11:30-Noon   Brad Moran
THE EFFECTS OF CAMALEXIN INTERMEDIATES, CYSTEINE AND ANTHRANILIC ACID, ON THE SEED GERMINATION PATTERNS OF AVENA SATIVA AND POA PRATENSIS
 Camalexin, a known phytoalexin found in plants such as Aribodopsis thaliana, has many chemical components.  Two of the components of camalexin are anthranilic acid and cysteine.  After using both anthranilic acid and cysteine in different concentrations on Kentucky Blue Grass (Poa pratensis) and Sweet Oat (Avena sativa) seeds, a significant difference in germination was observed.
 
1:30-2:00 p.m. Erika Wolcott
EFFECTIVENESS AND TOLERABILITY OF 6.0% HYDROGEN PEROXIDE TOOTH WHITENING STRIPS
Hydrogen peroxide has been used in dentistry for more than 70 years to bleach teeth, and in recent years the regular application of hydrogen peroxide has become more widely used as part of dental hygiene.  Proctor & Gamble of Cincinnati has developed a polyethylene strip which has been coated with a .20mm gel layer of 6 percent concentrated hydrogen peroxide (Crest Whitestrips Classic™).  A two week trial was conducted to assess the effectiveness and tolerability of the twice-daily strips.  Changes between the baseline tooth shade and the final shade were measured using the Vita 3-D Master Shade Guide (Vident, Germany).  Relative to the baseline shade, the group of participants exhibited significant (P=0.00) improvement in shade color.  Use of the 6 percent hydrogen peroxide gel strips resulted in low levels of sensitivity and 100% of the subjects observed an improvement in final tooth shade (average shade change of 7.06 units).  The use of Crest Whitestrips Classic™ (Procter & Gamble) offers a useful approach for at-home vital bleaching.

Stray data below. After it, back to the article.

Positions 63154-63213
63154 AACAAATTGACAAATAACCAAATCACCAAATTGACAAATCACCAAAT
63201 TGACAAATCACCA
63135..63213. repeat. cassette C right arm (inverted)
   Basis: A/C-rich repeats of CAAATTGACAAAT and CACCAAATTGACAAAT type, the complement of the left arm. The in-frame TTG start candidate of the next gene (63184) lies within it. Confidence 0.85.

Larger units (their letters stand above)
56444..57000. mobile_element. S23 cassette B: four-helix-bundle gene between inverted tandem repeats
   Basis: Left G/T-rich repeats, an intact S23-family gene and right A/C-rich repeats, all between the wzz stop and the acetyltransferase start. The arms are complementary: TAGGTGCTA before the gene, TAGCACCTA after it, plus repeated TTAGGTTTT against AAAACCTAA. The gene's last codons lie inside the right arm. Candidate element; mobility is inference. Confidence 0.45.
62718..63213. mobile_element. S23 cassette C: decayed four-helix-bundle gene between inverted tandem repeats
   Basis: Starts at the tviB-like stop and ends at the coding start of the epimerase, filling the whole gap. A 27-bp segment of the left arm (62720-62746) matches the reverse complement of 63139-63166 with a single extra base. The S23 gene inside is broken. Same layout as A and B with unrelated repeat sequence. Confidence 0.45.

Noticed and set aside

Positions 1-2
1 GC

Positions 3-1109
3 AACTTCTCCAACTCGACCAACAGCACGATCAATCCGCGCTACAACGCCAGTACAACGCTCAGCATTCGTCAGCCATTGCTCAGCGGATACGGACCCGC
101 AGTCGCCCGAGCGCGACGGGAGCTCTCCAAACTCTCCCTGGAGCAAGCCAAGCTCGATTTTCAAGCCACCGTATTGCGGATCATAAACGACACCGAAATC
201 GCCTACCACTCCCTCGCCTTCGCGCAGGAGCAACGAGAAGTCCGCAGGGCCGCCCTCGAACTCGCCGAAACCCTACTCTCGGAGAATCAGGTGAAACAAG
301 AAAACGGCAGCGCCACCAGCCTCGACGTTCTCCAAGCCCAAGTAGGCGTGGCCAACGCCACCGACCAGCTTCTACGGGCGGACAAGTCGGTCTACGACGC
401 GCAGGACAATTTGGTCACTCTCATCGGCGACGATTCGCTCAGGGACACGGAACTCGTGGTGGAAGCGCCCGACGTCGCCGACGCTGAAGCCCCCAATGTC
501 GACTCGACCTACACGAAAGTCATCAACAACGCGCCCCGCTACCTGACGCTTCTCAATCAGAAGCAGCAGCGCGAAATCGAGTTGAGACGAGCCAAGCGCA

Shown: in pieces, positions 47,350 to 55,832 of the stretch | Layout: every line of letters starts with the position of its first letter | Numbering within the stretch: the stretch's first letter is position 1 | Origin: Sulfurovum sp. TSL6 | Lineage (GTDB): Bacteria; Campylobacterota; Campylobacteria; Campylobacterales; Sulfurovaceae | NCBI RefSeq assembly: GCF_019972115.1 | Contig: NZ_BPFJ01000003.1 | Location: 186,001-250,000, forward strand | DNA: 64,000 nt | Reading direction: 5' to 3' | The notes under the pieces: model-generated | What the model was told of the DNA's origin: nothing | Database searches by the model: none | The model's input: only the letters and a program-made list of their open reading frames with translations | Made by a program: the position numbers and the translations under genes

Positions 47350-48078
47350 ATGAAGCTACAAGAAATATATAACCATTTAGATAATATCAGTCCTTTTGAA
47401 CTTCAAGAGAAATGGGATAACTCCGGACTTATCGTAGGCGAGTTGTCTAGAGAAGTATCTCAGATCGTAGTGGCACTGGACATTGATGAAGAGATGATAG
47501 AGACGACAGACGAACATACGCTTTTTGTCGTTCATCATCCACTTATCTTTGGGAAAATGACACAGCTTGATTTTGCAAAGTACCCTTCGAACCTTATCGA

2:00-2:30 p.m. Robert Nydza